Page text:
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Wednesday, 12 November 1941


The PRESIDENT - Order! Honorable senators must discontinue interjecting. The honorable senator is entitled to state his case. Other honorable senators will have a similar opportunity.


Senator SPICER - If what I am saying is nonsense, I am glad that it has the imprimatur of the present Treasurer, who in his budget speech made it perfectly clear that we had to have a switch over from civil production to war production.


Senator Cameron - That does not necessarily mean reduced production.


Senator SPICER - The Treasurer went on to say that the issue of bank credit could not solve that problem. That is the situation as I see it. Unless we get a transfer of income from the community to the Government in order to finance waT production there will be a considerable increase of the prices of commodities.


Senator Cameron - What about putting non-essential industries into full production ?


Senator SPICER - When there is a decreasing supply of goods and an increasing supply of money, prices of commodities will be the means by which that diversion from civil production to war purposes will ,be reflected in the community. It is because I believe that an increase of the price of commodities which are -available to the civilian population is the most unfair, as well as the most unscientific, method of financing the war effort, that I am opposed to this method of finance.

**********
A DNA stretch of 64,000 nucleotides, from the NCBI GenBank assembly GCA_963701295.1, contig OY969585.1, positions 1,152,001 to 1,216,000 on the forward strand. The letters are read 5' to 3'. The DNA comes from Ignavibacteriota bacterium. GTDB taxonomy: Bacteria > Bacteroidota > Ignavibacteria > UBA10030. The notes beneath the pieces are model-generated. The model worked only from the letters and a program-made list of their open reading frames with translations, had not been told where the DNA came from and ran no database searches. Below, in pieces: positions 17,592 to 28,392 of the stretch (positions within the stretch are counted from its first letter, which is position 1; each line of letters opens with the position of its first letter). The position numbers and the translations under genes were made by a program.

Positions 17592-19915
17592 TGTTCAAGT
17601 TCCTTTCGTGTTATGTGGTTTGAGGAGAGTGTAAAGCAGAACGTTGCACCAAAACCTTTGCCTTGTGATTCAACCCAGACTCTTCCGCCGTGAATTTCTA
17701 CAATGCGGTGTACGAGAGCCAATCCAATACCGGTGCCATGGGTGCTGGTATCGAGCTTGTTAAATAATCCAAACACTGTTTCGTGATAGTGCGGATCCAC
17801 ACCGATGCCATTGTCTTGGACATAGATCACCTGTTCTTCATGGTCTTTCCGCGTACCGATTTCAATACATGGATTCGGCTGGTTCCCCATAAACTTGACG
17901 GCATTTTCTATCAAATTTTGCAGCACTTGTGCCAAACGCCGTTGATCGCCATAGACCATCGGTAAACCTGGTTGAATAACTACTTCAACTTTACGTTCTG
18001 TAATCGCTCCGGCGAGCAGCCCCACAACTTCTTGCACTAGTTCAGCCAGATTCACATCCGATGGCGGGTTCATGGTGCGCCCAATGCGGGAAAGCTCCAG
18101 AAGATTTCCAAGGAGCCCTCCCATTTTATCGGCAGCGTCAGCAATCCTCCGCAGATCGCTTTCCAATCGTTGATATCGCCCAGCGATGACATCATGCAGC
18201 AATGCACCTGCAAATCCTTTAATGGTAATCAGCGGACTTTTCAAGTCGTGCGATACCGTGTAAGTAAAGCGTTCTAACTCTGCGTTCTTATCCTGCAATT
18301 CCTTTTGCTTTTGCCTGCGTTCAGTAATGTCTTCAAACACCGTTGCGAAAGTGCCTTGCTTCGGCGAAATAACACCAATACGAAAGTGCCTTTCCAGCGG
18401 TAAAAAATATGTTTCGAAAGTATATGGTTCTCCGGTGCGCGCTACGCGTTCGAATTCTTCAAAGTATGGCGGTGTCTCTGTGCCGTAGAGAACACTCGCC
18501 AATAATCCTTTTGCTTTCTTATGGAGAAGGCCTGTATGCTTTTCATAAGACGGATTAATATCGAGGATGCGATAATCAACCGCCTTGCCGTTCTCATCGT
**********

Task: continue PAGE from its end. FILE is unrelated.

Another aspect of this problem is of some importance. In Labour circles it seems to be assumed that companies are always fair game. After all, it must be remembered that companies do not exercise votes. Whenever increased taxation Ls necessary it is becoming the practice to increase the taxes on companies, but governments which do that overlook the fact - and governments of all political parties have been guilty of this in some degree - that companies do not exist in reality. There is no such thing as a company that can be felt, that can be hurt or taxed. In other words, the taxes which companies pay are paid by their shareholders. When an increase of company tax is imposed by a government the principle of payment of tax in accordance with ability to pay is again departed from. If a flat rate of tax of 3s. in the £1 be imposed on a company that rate of tax is carried by every shareholder in it, whether rich or poor. The widow-


Senator Brown - Oh! The widow!


Senator SPICER - Widows, as well as basic wage-earners, are included among the shareholders of companies. As proof of the inequality of the imposition of such a tax, the widow whose income from dividends represents, say, £100 a year, pays exactly the same rate of company tax and bears the same rate of burden as a man who has invested £10,000 in a company.


Senator Cameron - How many widows are shareholders in companies? It is pretty safe to say that most widows are in receipt of pensions.


Senator SPICER - The equitable way to deal with income derived from companies is to tax it in the hands of the shareholders.


Senator Courtice - Why did not the government which the honorable senator supported do that?


Senator SPICER - It did, up to a point.


Senator Courtice - We have merely gone a little further.


Senator SPICER - The heavier these burdens on companies become the more directly they affect the shareholders.